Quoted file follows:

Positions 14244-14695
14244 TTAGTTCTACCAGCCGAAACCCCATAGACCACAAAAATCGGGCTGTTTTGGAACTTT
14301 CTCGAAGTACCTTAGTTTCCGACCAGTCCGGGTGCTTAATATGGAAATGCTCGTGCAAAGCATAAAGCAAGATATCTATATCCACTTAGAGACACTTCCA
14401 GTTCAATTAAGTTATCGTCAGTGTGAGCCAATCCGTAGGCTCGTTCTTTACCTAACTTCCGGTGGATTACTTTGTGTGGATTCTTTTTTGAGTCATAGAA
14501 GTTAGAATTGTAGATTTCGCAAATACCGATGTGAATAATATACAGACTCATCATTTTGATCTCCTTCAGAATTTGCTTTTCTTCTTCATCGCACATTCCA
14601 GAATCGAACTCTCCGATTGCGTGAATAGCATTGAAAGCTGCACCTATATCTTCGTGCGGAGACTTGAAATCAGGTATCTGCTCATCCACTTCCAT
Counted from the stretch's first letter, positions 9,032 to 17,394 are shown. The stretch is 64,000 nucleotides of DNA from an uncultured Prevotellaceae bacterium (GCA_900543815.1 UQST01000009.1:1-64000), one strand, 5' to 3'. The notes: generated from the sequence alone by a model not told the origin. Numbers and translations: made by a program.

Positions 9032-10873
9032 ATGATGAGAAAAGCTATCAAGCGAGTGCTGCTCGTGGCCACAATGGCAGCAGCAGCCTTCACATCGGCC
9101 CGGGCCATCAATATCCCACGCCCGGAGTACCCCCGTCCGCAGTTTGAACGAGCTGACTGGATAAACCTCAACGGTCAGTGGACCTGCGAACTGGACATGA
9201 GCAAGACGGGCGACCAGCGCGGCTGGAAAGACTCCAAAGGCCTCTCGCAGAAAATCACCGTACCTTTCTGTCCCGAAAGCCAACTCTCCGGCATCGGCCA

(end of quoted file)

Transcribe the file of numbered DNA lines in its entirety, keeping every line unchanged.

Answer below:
Positions 14244-14695
14244 TTAGTTCTACCAGCCGAAACCCCATAGACCACAAAAATCGGGCTGTTTTGGAACTTT
14301 CTCGAAGTACCTTAGTTTCCGACCAGTCCGGGTGCTTAATATGGAAATGCTCGTGCAAAGCATAAAGCAAGATATCTATATCCACTTAGAGACACTTCCA
14401 GTTCAATTAAGTTATCGTCAGTGTGAGCCAATCCGTAGGCTCGTTCTTTACCTAACTTCCGGTGGATTACTTTGTGTGGATTCTTTTTTGAGTCATAGAA
14501 GTTAGAATTGTAGATTTCGCAAATACCGATGTGAATAATATACAGACTCATCATTTTGATCTCCTTCAGAATTTGCTTTTCTTCTTCATCGCACATTCCA
14601 GAATCGAACTCTCCGATTGCGTGAATAGCATTGAAAGCTGCACCTATATCTTCGTGCGGAGACTTGAAATCAGGTATCTGCTCATCCACTTCCAT
Counted from the stretch's first letter, positions 9,032 to 17,394 are shown. The stretch is 64,000 nucleotides of DNA from an uncultured Prevotellaceae bacterium (GCA_900543815.1 UQST01000009.1:1-64000), one strand, 5' to 3'. The notes: generated from the sequence alone by a model not told the origin. Numbers and translations: made by a program.

Positions 9032-10873
9032 ATGATGAGAAAAGCTATCAAGCGAGTGCTGCTCGTGGCCACAATGGCAGCAGCAGCCTTCACATCGGCC
9101 CGGGCCATCAATATCCCACGCCCGGAGTACCCCCGTCCGCAGTTTGAACGAGCTGACTGGATAAACCTCAACGGTCAGTGGACCTGCGAACTGGACATGA
9201 GCAAGACGGGCGACCAGCGCGGCTGGAAAGACTCCAAAGGCCTCTCGCAGAAAATCACCGTACCTTTCTGTCCCGAAAGCCAACTCTCCGGCATCGGCCA